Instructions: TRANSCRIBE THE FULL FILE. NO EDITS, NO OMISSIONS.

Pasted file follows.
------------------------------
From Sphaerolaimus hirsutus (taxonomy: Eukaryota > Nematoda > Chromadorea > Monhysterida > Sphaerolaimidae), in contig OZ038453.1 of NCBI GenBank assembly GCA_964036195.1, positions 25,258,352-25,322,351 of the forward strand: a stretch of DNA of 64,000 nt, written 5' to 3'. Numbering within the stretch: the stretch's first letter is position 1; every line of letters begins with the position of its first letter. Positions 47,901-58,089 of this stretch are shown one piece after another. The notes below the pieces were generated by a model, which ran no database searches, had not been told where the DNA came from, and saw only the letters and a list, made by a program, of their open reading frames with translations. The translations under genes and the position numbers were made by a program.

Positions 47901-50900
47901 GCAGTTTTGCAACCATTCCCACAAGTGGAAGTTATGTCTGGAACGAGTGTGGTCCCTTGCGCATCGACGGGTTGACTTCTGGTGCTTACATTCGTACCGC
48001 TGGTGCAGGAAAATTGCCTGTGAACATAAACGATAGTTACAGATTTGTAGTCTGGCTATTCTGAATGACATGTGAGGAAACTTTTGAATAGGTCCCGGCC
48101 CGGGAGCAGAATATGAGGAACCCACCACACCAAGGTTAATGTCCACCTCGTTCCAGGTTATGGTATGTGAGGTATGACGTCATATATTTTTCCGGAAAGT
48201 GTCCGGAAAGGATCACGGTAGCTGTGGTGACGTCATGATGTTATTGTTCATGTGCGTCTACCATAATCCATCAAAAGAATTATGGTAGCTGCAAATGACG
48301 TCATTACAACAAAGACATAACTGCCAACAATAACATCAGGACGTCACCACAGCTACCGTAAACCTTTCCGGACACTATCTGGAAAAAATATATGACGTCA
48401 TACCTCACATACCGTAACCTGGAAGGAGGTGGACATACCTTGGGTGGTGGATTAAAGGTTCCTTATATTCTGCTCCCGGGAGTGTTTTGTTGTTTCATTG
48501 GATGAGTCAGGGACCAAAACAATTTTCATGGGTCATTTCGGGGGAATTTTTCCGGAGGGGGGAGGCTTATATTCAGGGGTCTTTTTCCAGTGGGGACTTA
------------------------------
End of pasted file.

From Sphaerolaimus hirsutus (taxonomy: Eukaryota > Nematoda > Chromadorea > Monhysterida > Sphaerolaimidae), in contig OZ038453.1 of NCBI GenBank assembly GCA_964036195.1, positions 25,258,352-25,322,351 of the forward strand: a stretch of DNA of 64,000 nt, written 5' to 3'. Numbering within the stretch: the stretch's first letter is position 1; every line of letters begins with the position of its first letter. Positions 47,901-58,089 of this stretch are shown one piece after another. The notes below the pieces were generated by a model, which ran no database searches, had not been told where the DNA came from, and saw only the letters and a list, made by a program, of their open reading frames with translations. The translations under genes and the position numbers were made by a program.

Positions 47901-50900
47901 GCAGTTTTGCAACCATTCCCACAAGTGGAAGTTATGTCTGGAACGAGTGTGGTCCCTTGCGCATCGACGGGTTGACTTCTGGTGCTTACATTCGTACCGC
48001 TGGTGCAGGAAAATTGCCTGTGAACATAAACGATAGTTACAGATTTGTAGTCTGGCTATTCTGAATGACATGTGAGGAAACTTTTGAATAGGTCCCGGCC
48101 CGGGAGCAGAATATGAGGAACCCACCACACCAAGGTTAATGTCCACCTCGTTCCAGGTTATGGTATGTGAGGTATGACGTCATATATTTTTCCGGAAAGT
48201 GTCCGGAAAGGATCACGGTAGCTGTGGTGACGTCATGATGTTATTGTTCATGTGCGTCTACCATAATCCATCAAAAGAATTATGGTAGCTGCAAATGACG
48301 TCATTACAACAAAGACATAACTGCCAACAATAACATCAGGACGTCACCACAGCTACCGTAAACCTTTCCGGACACTATCTGGAAAAAATATATGACGTCA
48401 TACCTCACATACCGTAACCTGGAAGGAGGTGGACATACCTTGGGTGGTGGATTAAAGGTTCCTTATATTCTGCTCCCGGGAGTGTTTTGTTGTTTCATTG
48501 GATGAGTCAGGGACCAAAACAATTTTCATGGGTCATTTCGGGGGAATTTTTCCGGAGGGGGGAGGCTTATATTCAGGGGTCTTTTTCCAGTGGGGACTTA